JAMES v. REBERT et al
MEMORANDUM/OPINION THAT THE REPORT AND RECOMMENDATION OF MAGISTRATE JUDGE TIMOTHY R. RICE IS APPROVED AND ADOPTED. THE PETITION FOR WRIT OF HABEAS CORPUS IS DENIED WITH PREJUDICE; THERE IS NO PROBABLE CAUSE TO ISSUE A CERTIFICATE OF APPEALABILITY; AND THE CLERK OF COURT SHALL MARK THIS CASE CLOSED FOR STATISTICAL PURPOSES. SIGNED BY HONORABLE JEFFREY L. SCHMEHL ON 8/13/14. 8/14/14 ENTERED AND COPIES MAILED TO PRO SE'.(ky, )
IN THE UNITED STATES DISTRICT COURT
FOR THE EASTERN DISTRICT OF PENNSYLVANIA
PETER A. JAMES,
York, PA D.A.; SETH WILLIAMS,
Philadelphia D.A.; THOMAS R. DECKER,
Director for Detention; JOHN DELANEY,
Ex Warden; and MICHELLE FARRELLE,
August 13, 2014
Petitioner Peter A. James, convicted of robbery and related offenses, was
sentenced to seven to fifteen years of imprisonment and was being held at CurranFromhold Correctional Facility at the time he filed this petition. A further description of
the matter appears in the Report and Recommendation of U.S. Magistrate Judge Timothy
R. Rice. Having conducted an independent review, the Court will adopt that Report and
Recommendation and add the following brief statement to clarify and respond to
Some of Petitioner’s objections, such as Judge Rice’s mistake in implying that
Curran-Fromhold is a city or county, are at most technical issues of no consequence and
need not be addressed. Petitioner raises two issues worthy of consideration: first, whether
his custody was really pursuant to his sentence, given that he was still at CurranFromhold and not yet physically in the state correctional system at the time of his
petition; and second, whether he can challenge potential future detention associated with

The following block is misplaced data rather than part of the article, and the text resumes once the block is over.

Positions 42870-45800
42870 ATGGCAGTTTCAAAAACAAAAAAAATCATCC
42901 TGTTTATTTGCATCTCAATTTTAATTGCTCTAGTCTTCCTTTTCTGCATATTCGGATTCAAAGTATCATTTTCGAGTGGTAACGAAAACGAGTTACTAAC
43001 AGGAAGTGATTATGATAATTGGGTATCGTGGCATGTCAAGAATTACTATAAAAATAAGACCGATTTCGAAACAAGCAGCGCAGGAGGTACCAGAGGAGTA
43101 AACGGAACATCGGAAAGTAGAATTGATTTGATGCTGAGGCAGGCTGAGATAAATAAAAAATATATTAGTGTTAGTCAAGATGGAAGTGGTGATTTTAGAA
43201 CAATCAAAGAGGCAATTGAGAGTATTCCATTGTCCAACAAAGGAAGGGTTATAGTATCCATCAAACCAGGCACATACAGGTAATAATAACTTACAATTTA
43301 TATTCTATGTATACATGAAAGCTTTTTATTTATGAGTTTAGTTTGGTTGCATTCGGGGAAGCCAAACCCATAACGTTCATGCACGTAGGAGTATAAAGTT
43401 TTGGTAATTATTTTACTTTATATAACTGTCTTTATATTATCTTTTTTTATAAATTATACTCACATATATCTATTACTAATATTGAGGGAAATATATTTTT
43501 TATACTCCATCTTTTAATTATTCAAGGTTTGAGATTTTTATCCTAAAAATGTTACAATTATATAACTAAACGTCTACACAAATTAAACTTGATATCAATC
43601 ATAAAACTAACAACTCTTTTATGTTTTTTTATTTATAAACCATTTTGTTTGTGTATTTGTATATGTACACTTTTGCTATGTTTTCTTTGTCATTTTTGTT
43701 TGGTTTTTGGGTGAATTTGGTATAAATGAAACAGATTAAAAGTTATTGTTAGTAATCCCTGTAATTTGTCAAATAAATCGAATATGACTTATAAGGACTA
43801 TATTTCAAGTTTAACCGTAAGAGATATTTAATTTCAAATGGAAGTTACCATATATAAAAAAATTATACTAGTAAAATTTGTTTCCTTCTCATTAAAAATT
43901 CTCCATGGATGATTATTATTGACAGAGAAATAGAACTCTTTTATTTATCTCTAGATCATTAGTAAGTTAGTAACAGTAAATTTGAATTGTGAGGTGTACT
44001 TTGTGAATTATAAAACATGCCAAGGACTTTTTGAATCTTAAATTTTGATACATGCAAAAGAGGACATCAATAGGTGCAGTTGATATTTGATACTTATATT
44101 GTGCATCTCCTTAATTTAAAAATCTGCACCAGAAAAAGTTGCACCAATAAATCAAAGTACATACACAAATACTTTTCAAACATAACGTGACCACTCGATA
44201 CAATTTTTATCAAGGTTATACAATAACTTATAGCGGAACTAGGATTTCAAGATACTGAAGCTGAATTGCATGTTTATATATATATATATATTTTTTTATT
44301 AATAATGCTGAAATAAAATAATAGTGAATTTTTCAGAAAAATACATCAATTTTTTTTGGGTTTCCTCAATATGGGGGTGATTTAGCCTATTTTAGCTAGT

the ICE detainer lodged against him.
Judge Rice’s Report ably explains that Petitioner cannot use a §2241 petition to
challenge pretrial detention or an ICE detainer once he has been convicted and is in
custody pursuant to his sentence. 1 Some of what Petitioner says in his objections can be
read as an argument that he was not in fact in custody pursuant to his sentence. This
argument can be drawn from his objection that Curran-Fromhold is not actually part of
the Pennsylvania state correctional system (it is part of the Philadelphia Prison System)
and paragraphs 11 and 12 of his objections, which imply he has shown he was held under
the detainer rather than his sentence because he was confined at Curran-Fromhold and his
social worker was trying to expedite his transfer to state custody (suggesting that he was
not yet in state custody).
However, the fact that Petitioner was not yet physically held at a state-run facility
does not mean he was not yet in state custody and serving his sentence. Once Petitioner’s
conviction and sentence were imposed, they became the basis of his custody as opposed
to pretrial detention or the ICE detainer. Depending on the length of the sentence and
some judicial discretion, criminal sentences in Pennsylvania may be served at either
county prisons or state Department of Corrections facilities. See 42 Pa. C.S.A. §9762.
The difference in facility has no bearing on whether a prisoner is in custody pursuant to
Judge Rice explains that the case law is clear that petitioners serving sentences cannot challenge ICE
detainers because they are in custody pursuant to their sentences rather than the detainers. He then turns to
Petitioner’s attack on the allegedly separate York detainer and related pretrial detention and speedy trial
violations, explaining that those issues became moot once Petitioner was sentenced and his pretrial
detention became post-trial, sentence-based detention. When Judge Rice adds that the York detainer in fact
is the ICE detainer in another guise, he is merely noting an additional reason that any challenge to the York
detainer fails (namely, that it is identical to the ICE detainer, which cannot be challenged as already
explained). Any potential confusion is simply because there are multiple reasons that being in custody
pursuant to his sentence (rather than being in pretrial detention or held under a detainer) forestalls
his sentence. Petitioner was surely accruing credit against his sentence for time served at
Curran-Fromhold, though that would be true even for time spent there prior to
sentencing. See 42 Pa.C.S. §9760; Commw. v. Domb, 237 A.2d 253, 254 (Pa. Super. Ct.
1968). Federal law, which is useful as a theoretical guide even though it does not govern
Petitioner’s state sentence, expressly provides that “[a] sentence to a term of